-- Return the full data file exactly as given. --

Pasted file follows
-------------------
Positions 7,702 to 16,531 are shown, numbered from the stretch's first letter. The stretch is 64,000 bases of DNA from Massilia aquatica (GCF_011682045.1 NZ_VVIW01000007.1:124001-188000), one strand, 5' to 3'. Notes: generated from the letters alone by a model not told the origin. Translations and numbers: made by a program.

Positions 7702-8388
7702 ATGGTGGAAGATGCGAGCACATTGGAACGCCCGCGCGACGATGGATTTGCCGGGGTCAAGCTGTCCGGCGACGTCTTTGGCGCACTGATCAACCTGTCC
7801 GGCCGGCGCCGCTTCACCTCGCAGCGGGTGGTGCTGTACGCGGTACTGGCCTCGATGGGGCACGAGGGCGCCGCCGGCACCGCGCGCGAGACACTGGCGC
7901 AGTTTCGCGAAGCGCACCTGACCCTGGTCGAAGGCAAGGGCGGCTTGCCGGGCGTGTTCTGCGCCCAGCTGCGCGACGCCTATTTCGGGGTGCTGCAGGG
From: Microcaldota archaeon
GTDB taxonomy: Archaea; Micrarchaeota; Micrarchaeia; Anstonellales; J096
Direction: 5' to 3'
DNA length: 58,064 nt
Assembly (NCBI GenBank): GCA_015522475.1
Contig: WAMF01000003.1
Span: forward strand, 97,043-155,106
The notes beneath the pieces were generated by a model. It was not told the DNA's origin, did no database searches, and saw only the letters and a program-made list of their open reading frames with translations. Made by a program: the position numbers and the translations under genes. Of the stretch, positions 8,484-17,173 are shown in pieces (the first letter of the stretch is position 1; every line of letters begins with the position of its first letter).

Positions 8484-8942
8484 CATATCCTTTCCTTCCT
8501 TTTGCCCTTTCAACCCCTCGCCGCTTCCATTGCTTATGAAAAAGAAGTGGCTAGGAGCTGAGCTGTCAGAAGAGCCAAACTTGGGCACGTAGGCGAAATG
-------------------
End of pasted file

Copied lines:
Positions 7,702 to 16,531 are shown, numbered from the stretch's first letter. The stretch is 64,000 bases of DNA from Massilia aquatica (GCF_011682045.1 NZ_VVIW01000007.1:124001-188000), one strand, 5' to 3'. Notes: generated from the letters alone by a model not told the origin. Translations and numbers: made by a program.

Positions 7702-8388
7702 ATGGTGGAAGATGCGAGCACATTGGAACGCCCGCGCGACGATGGATTTGCCGGGGTCAAGCTGTCCGGCGACGTCTTTGGCGCACTGATCAACCTGTCC
7801 GGCCGGCGCCGCTTCACCTCGCAGCGGGTGGTGCTGTACGCGGTACTGGCCTCGATGGGGCACGAGGGCGCCGCCGGCACCGCGCGCGAGACACTGGCGC
7901 AGTTTCGCGAAGCGCACCTGACCCTGGTCGAAGGCAAGGGCGGCTTGCCGGGCGTGTTCTGCGCCCAGCTGCGCGACGCCTATTTCGGGGTGCTGCAGGG
From: Microcaldota archaeon
GTDB taxonomy: Archaea; Micrarchaeota; Micrarchaeia; Anstonellales; J096
Direction: 5' to 3'
DNA length: 58,064 nt
Assembly (NCBI GenBank): GCA_015522475.1
Contig: WAMF01000003.1
Span: forward strand, 97,043-155,106
The notes beneath the pieces were generated by a model. It was not told the DNA's origin, did no database searches, and saw only the letters and a program-made list of their open reading frames with translations. Made by a program: the position numbers and the translations under genes. Of the stretch, positions 8,484-17,173 are shown in pieces (the first letter of the stretch is position 1; every line of letters begins with the position of its first letter).

Positions 8484-8942
8484 CATATCCTTTCCTTCCT
8501 TTTGCCCTTTCAACCCCTCGCCGCTTCCATTGCTTATGAAAAAGAAGTGGCTAGGAGCTGAGCTGTCAGAAGAGCCAAACTTGGGCACGTAGGCGAAATG